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Your grandfather’s elk hunt revisited

A return to elk hunting in November is aimed at improving success
Mail Tribune / file photoODFW hopes a November elk season will rekindle interest among hunters.

Southwestern Oregon elk hunters who would normally be starting to sight in their rifles and pack up their elk camp necessities this week need to put their rituals on hold, as they are about to go back in time.

The mid-October general season hunt that split the general deer season for the past three decades is no more, giving rise to a replay of a November hunt your grandfathers have told you about.

This year, the general Cascade bull elk season is headed back to its November roots in hopes of reversing years of poor success rates and restoring what once was one of the last great general-season hunts in Oregon — campfires, tracking snow and all the accouterments of the elk hunts your grandfather laments losing.

This year’s season runs Nov. 6-12, and Oregon Department of Fish and Wildlife biologists hope it rekindles the allure it once had in the high country of Jackson County.

“Hopefully it will be a more attractive hunt to get people back, meeting in elk camp, have that fire and have that camaraderie,” says Steve Niemela, ODFW’s Rogue District wildlife biologist. “And maybe some snow to move elk around, improve tracking and hopefully lead to a better harvest.”

Some Southern Oregon Roosevelt elk hunters can recall a time three decades ago when the general rifle season was in November and, oh, how the field tilted their way.

Wildfire restrictions gone. Tracking snow usually on the ground, instead of the October forest that sounds like walking on Corn Flakes. And big bulls close to the rut, making their sex-crazed brains easier to fool in the woods.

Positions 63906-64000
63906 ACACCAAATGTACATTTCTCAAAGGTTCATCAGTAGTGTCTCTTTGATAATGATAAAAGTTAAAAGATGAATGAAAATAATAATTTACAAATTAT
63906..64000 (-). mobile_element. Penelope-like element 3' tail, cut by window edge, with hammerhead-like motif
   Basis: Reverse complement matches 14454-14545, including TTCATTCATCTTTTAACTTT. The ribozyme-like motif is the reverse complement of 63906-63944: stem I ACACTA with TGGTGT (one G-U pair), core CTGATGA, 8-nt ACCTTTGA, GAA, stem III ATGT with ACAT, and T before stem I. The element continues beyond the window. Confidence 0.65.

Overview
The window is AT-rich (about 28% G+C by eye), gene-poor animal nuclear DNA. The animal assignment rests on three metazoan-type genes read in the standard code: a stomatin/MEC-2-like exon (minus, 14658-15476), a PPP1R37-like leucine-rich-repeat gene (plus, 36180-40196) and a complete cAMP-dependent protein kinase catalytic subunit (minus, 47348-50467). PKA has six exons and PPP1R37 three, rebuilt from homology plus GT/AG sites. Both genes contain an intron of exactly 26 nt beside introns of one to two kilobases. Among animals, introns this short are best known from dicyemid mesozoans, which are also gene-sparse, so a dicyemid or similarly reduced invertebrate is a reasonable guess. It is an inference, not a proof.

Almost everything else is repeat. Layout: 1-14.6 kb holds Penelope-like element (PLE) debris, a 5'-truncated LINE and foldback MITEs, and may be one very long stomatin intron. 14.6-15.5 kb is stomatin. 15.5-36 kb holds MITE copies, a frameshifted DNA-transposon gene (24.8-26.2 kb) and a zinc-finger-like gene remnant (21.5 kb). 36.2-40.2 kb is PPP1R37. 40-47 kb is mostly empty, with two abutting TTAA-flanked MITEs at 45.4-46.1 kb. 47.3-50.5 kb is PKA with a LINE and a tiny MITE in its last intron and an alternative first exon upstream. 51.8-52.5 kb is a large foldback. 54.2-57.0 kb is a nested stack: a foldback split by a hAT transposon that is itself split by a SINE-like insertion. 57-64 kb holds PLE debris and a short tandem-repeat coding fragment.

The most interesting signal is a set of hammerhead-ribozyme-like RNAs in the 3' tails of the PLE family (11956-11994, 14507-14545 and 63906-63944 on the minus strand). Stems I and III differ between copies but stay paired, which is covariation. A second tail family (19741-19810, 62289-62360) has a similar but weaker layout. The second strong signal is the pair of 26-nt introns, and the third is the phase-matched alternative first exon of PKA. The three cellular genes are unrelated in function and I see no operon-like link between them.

One in 10 general-season hunters bagged a bull most years. But bull ratios suffered, so the Oregon Department of Fish and Wildlife pushed the season into mid-October, fragmenting the general blacktail buck-deer season, but it was done to allow more bulls to escape the November season and strengthen the herds.

In the short term, it worked. Bull ratios grew and hunting success was never better than in the early 1990s.

But elk patterns changed. While bull ratios grew to as high as 30 bulls per 100 cows in 2017, elk gradually moved out of Forest Service lands and now they dominate lower-elevation lands like pear orchards. Success rates dipped to as little as 2% in 2009 and 2010. As recently as 2016, it was 3% success.

The great general elk season had turned more into a week-long camping trip than a chance to hang an animal in camp.

That means an adult hunter buying a $34.50 hunting license and $49.50 bull-elk rifle tag has the statistical expectation to shoot one bull in a lifetime. Not the kind of math that gets hunters excited.

But the move was intended to improve bull ratios that were often below the benchmark of 10 bulls per 100 cows.

While the move did achieve its target — bull ratios are historically strongly above that annually — it did whittle away at hunter interest.

Niemela says the Rogue Unit in the early 2000s sported around 2,700 hunters. The past five years, the average has been about 1,500 hunters, he says.

“You can see why,” Niemela says. “When the success rate gets low, people lose interest.”

But there’s reason to regain that interest with the November season.

Already wildfire restrictions are moderate and another good rain or two in October could wash fire restrictions away.

Bull ratios in the Rogue Unit entering this year are at 12 bulls per 100 cows. Not as good as the 15-bull ratio of the past five years, but still plenty good, Niemela says.

“Even though the herd as a whole has declined, the ratio of bulls is still strong,” he says.

Niemela says the shift is not expected to generate any negative biological impacts to area elk, but it could produce a positive impact on hunter enthusiasm.

While the season has moved, the traditional travel-management area closures have not.

Also, elk hunters need to realize they’re not the only ones in the woods during that week.

The juvenile deer season will be in place, so there will be kids hunting bucks at that time.

Niemela says the overlap creates a chance for a new family outing — dad stalking bulls with junior in tow looking for a buck.

Reach Mail Tribune reporter Mark Freeman at 541-776-4470 or mfreeman@rosebudmedia.com. Follow him on Twitter at www.twitter.com/MTwriterFreeman.